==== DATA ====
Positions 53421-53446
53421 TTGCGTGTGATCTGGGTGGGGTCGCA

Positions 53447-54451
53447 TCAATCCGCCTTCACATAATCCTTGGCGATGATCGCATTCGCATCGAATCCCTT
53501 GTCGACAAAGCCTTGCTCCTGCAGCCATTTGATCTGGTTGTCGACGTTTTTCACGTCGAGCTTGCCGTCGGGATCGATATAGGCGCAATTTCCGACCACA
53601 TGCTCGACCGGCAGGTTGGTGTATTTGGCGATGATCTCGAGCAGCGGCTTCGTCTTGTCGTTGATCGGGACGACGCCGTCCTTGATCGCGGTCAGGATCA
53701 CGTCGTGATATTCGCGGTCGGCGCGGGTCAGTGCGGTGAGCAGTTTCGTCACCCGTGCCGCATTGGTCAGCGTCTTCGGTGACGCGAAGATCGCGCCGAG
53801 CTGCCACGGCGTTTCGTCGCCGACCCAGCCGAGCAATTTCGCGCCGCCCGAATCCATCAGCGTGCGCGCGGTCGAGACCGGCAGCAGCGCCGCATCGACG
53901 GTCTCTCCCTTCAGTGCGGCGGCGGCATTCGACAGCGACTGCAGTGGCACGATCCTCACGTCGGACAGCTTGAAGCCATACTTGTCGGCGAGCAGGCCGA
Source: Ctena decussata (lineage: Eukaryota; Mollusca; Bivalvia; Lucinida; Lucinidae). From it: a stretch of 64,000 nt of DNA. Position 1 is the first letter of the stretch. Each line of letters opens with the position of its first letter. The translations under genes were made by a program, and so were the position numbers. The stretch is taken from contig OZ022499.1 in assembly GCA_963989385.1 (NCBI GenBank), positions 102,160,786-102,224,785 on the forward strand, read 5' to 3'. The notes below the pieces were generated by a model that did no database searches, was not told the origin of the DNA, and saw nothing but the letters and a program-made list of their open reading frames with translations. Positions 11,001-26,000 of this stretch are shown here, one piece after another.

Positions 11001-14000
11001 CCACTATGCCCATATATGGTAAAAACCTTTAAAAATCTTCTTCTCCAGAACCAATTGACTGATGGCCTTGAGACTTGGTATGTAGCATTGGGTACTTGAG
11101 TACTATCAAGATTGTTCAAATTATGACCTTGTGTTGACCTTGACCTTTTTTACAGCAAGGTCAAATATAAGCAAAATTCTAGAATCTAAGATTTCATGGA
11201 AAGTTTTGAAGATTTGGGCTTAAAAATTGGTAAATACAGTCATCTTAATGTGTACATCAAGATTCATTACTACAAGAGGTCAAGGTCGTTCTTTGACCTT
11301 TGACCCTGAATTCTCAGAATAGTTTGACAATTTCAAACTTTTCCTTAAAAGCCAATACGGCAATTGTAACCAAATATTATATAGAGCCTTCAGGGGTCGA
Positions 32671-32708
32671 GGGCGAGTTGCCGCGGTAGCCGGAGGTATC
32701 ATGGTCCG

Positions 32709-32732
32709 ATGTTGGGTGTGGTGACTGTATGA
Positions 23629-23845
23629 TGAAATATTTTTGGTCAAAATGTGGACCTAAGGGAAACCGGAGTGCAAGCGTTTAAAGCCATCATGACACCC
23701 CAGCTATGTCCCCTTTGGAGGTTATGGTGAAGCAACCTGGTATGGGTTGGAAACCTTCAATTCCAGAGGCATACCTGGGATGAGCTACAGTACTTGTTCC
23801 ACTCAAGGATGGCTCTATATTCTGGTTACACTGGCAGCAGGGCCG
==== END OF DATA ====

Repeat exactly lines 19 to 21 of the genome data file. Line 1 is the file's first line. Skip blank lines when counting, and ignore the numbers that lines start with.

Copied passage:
Positions 32709-32732
32709 ATGTTGGGTGTGGTGACTGTATGA
Positions 23629-23845